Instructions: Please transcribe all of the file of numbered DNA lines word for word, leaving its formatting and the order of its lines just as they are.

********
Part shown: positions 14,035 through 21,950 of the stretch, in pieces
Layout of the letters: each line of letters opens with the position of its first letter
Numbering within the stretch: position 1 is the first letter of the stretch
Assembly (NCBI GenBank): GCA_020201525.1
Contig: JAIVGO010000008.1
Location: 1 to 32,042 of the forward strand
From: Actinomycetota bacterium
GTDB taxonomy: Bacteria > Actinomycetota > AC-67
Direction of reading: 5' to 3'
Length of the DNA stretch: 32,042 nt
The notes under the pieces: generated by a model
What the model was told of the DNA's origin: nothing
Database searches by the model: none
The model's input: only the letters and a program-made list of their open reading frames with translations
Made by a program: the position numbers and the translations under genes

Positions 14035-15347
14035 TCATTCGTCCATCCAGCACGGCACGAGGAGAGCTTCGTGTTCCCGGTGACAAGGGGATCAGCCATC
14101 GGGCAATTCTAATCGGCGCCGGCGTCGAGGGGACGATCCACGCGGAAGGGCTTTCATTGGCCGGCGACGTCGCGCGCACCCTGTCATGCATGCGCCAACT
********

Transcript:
Part shown: positions 14,035 through 21,950 of the stretch, in pieces
Layout of the letters: each line of letters opens with the position of its first letter
Numbering within the stretch: position 1 is the first letter of the stretch
Assembly (NCBI GenBank): GCA_020201525.1
Contig: JAIVGO010000008.1
Location: 1 to 32,042 of the forward strand
From: Actinomycetota bacterium
GTDB taxonomy: Bacteria > Actinomycetota > AC-67
Direction of reading: 5' to 3'
Length of the DNA stretch: 32,042 nt
The notes under the pieces: generated by a model
What the model was told of the DNA's origin: nothing
Database searches by the model: none
The model's input: only the letters and a program-made list of their open reading frames with translations
Made by a program: the position numbers and the translations under genes

Positions 14035-15347
14035 TCATTCGTCCATCCAGCACGGCACGAGGAGAGCTTCGTGTTCCCGGTGACAAGGGGATCAGCCATC
14101 GGGCAATTCTAATCGGCGCCGGCGTCGAGGGGACGATCCACGCGGAAGGGCTTTCATTGGCCGGCGACGTCGCGCGCACCCTGTCATGCATGCGCCAACT